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Talking out code…with a duck.

by Mira Brody - October 10, 2016
Rubber Ducky, you're the one...
In many instances, talking to yourself is portrayed as a sign of mental instability. In web development, however, it is considered a healthy daily exercise, better known as Rubber Ducking.

Rubber Ducking is a term coined by Andrew Hunt and David Thomas in their book The Pragmatic Programmer. It refers to a process in which a developer talks through their code out loud line by line in order to uncover a bug. Much like therapy, speaking aloud to someone — or in this case, something — can help you discover issues that were unapparent while trapped in your own head.

Here’s why it works so well:
Taking a step back — In order to explain something to an outsider, you have to take a step back and structure your understanding in more depth than if you go over it internally. You also have to properly identify your questions and clearly state them aloud.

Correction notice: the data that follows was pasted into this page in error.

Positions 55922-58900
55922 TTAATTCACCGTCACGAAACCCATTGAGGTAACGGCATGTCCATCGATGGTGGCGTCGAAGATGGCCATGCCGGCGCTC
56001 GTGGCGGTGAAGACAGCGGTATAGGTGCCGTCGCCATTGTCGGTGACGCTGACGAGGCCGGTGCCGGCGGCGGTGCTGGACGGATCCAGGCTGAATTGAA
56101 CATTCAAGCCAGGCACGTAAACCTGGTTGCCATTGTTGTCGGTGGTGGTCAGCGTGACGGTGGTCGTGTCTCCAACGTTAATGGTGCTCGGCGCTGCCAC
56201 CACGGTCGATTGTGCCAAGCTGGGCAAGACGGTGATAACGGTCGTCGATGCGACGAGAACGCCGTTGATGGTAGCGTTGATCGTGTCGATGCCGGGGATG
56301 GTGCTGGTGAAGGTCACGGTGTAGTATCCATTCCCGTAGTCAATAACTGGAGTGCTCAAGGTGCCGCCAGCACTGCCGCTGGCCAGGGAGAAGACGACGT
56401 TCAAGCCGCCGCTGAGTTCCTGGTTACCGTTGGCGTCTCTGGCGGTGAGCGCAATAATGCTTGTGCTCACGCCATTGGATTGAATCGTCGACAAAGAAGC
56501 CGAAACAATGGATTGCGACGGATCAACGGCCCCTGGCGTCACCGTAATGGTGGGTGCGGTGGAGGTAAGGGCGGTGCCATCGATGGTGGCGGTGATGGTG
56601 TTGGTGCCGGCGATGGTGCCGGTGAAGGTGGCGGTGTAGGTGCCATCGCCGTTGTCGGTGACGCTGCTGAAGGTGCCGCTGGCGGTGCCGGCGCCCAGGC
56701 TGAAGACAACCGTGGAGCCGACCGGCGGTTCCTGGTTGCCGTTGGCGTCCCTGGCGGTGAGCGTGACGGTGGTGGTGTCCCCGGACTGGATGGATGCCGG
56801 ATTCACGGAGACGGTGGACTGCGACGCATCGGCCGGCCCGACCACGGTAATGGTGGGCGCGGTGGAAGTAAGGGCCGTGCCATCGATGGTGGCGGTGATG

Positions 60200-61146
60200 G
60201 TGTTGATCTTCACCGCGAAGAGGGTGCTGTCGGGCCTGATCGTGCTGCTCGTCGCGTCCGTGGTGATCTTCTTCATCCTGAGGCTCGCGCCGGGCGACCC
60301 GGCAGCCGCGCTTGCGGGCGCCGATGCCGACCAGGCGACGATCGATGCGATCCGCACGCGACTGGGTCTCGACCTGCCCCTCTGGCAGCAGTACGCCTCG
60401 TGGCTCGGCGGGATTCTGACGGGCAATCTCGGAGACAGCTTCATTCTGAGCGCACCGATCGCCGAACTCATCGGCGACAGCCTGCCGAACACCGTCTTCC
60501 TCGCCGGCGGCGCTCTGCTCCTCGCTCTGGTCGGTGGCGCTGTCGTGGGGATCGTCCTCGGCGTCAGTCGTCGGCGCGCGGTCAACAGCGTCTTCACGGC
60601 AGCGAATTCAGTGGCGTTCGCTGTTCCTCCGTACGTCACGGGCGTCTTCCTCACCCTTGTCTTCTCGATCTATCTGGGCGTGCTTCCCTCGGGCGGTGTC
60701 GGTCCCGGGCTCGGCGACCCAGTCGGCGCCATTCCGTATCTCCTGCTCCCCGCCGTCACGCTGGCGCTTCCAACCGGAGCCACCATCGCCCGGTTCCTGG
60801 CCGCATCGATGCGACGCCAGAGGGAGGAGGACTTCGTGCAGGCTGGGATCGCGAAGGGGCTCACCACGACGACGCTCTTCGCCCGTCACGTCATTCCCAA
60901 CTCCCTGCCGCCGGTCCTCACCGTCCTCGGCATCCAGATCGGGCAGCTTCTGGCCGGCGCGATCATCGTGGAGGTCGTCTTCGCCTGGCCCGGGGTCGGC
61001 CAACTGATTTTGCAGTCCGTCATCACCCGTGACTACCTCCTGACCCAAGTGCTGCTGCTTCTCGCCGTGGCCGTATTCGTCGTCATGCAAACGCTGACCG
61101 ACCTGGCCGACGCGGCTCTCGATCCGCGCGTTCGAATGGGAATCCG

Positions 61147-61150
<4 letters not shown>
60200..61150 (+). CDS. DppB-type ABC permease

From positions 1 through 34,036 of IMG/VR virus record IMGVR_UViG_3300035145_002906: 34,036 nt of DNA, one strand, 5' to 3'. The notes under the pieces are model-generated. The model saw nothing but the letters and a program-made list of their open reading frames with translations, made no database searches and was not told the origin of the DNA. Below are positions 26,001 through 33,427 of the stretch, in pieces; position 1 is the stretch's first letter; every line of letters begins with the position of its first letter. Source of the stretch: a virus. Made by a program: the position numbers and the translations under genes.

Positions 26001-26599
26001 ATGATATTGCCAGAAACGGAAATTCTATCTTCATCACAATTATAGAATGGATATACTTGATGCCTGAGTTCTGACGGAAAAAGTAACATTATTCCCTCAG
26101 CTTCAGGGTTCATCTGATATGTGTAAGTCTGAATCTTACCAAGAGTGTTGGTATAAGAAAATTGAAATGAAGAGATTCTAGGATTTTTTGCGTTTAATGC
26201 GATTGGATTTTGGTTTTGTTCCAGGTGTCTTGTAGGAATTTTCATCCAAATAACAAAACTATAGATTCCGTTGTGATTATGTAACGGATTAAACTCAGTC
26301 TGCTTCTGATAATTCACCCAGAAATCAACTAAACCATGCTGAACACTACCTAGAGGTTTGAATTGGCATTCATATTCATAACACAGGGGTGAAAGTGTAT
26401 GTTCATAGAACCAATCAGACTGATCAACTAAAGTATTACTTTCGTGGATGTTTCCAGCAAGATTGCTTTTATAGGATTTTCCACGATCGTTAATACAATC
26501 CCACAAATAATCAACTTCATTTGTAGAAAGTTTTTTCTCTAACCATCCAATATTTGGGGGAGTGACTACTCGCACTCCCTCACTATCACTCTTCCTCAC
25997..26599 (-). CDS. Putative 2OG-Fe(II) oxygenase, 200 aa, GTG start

Silent encouragement — In the case that you have access to a a live person, their silence allows your thoughts to continue uninterrupted and signs of encouragement, such as nodding, is helpful in moving the thinking process along.

Arriving at a conclusion — Having a silent listener, whether human or inanimate, allows you to arrive at solutions yourself, which helps with memory retention.

Although it is ideal to grab a live person to act as your Rubber Duck, sometimes it is not always possible. Some programmers keep an actual duck or toy on their desk, while resources such as Rubber Duck Debugging and Duckie are useful on a whim.

Rubber Ducking may be a programming term, but it is a technique widely applicable. So, if you’re stuck, in website code — in a line of poetry, or in life — grab a buddy and talk it out.

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